Could I suggest a braille keyboard than a braille sticker? Sure it is very economical, but I find it more of a hassle since it is easy to remove it by accident and well you have to constantly replace it once the sticker is over used. The embossed keys won’t last long for the stickers than the embossed keys on a braille keyboard. This is also important; you should check that not all of the braille sticker labels use the standard braille. Better check if the one you got follows the standard braille.
Screen readers differ widely from each other, but most are highly configurable. Almost all screen readers allow the user to select whether most punctuation is announced or silently ignored. (Example is you can make the screen reader pause when a coma is present or not.) Some can even be tailored to a particular application through scripting. The scripting is a customization shared by all or not (Think of it as people creating MODs for games except it is used for the visually impaired to improve their readers.) The most fun scripting for me is the JAWS because it has a very active script-sharing community.
Okay I’ll stop my ramblings and list the programs that I know; (I use multiple readers JAWS, CaptureAssistant, Dolphin Supernova (Dolphin Pen is very fun to use) and one open source which is NVDA. Depending on my mood I switch from the three or when the computer I’m using is not compatible with the program I at least have a backup.)
Screen reader: BRLTTY
Creator: The BRLTTY Team
Platform: Windows console
License: Free and open source (GPL2)
Notes: Available to download
Screen reader: Capture Assistant
Creator: Renovation Software
Notes: What I like about this one is that it’s a Multilanguage screen reader
Screen reader: ClaroRead & ScreenRuler Suite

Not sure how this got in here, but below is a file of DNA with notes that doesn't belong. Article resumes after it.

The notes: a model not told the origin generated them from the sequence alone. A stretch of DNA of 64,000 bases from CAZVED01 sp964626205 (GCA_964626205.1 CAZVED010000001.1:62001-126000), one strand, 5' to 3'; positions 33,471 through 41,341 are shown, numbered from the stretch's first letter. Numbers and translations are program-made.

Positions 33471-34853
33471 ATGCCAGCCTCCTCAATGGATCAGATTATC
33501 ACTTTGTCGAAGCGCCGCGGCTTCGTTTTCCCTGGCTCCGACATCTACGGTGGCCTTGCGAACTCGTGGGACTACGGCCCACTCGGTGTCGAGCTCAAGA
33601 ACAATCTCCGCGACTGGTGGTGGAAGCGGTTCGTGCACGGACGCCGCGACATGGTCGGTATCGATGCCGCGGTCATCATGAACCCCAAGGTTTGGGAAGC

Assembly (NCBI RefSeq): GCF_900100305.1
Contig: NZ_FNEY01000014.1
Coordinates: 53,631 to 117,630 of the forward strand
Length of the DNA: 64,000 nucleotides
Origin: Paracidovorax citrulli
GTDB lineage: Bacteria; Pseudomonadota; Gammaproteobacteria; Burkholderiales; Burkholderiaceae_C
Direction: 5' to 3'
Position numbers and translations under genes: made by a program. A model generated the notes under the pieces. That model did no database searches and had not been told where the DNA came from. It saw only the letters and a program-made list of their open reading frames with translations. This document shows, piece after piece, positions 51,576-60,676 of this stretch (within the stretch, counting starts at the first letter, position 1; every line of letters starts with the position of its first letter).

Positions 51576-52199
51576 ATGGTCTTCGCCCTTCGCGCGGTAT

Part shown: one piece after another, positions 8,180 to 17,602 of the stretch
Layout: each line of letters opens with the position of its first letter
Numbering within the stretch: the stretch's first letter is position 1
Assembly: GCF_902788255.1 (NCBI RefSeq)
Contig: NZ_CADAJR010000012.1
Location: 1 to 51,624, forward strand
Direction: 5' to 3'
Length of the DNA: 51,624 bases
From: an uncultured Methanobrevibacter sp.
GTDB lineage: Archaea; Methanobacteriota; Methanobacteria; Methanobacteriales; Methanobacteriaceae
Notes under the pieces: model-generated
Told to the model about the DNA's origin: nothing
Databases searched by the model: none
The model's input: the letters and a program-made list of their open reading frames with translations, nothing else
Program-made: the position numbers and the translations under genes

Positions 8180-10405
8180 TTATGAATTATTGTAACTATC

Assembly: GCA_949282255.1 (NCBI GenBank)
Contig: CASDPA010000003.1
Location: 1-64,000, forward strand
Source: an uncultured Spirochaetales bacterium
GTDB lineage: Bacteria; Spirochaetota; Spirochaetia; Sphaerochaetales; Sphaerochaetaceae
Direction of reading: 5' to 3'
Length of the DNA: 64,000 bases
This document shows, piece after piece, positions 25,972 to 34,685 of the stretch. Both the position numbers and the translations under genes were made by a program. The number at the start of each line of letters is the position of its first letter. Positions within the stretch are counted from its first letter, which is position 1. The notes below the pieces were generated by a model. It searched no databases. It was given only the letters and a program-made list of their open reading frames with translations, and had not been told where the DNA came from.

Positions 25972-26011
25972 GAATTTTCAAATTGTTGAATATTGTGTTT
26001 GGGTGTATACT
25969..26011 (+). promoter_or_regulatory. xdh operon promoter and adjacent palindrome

Creator: Claro Software
Platform: Windows and Mac
Notes: A very flexible program
Screen reader: Hal (Professional)
Creator: Dolphin Computer Access
Notes: The program talks back as you actually type (sometimes good and sometimes very annoying) It will announce the words or characters. It also reads image labels, font styles, and the Windows menu. I think it has a free 30 day trial?
Screen reader: JAWS (Job Access with Speech)
Creator: Freedom Scientific
Platform: Windows and DOS
License: Commercial for Windows; freeware for DOS
Notes: Very compatible with windows so it really is helpful. Also great to mess with the scripting of the program.
Screen reader: NVDA (Non-Visual Desktop Access)
Creator: NonVisual Desktop Access project
License: Free and open source (GPL2)
Notes: Programmed and scriptable in Python which is good. It also uses eSpeak speech synthesizer and SAPI 4 and SAPI 5 synthesizers.
Screen reader: Screen Access for All
Creator: National Association for the Blind, New Delhi
License: Open source
Notes: It’s okay, but I find it hard to use
Screen reader:** Thunder ScreenReader**
Creator: Sensory Software
Notes: Supports MSAA
Screen reader: Dolphin Supernova (Specifically the Dolphin Pen)
Creator: Dolphin Computer Access Inc.
Platform: Windows and Mac
Notes: I like this because I can bring it anywhere. The Dolphin pen is a USB memory device; plug it to any computer, you have an instant screen reader installed and ready to use. Once you remove the USB it automatically uninstalls the screen reader. It also remembers your personal preferences so even if you use multiple computers it will still retain the settings you set it on.
That’s all I can remember at the moment and you should let your friend try it. Let her choose a program that she will be comfortable to use and easy for her to mess with.
Forgot to add that if your friend would like to browse the net they can use;
ChromeVox which is free by Google, a screen reader for Chrome and Chrome OS.
Fire Vox which is free by Charles L. Chen, a screen reader used for browsing with Firefox only (plugin)
I know that I am coming into an old thread, but, now, NVDA is the best free screen reader today. Playing the games is not our problem, since the games work in browsers and accessible apps on IOS and such. I would say our biggest problem is actually making our own games. Many sighted authirs have access to tools and otherwise that we cannot use, yet, like CSDI and otherwise. We have to do everything the long way, in notepad++ or notepad or similar.
It would be great if a screen reader friendly tool existed to help us write games but none exist at the time of this post.
If I am not mistaken, CSIDE is working on a screenreader-friendly update / plug-in.
Yes, it’s being worked on. Here’s a link to the post: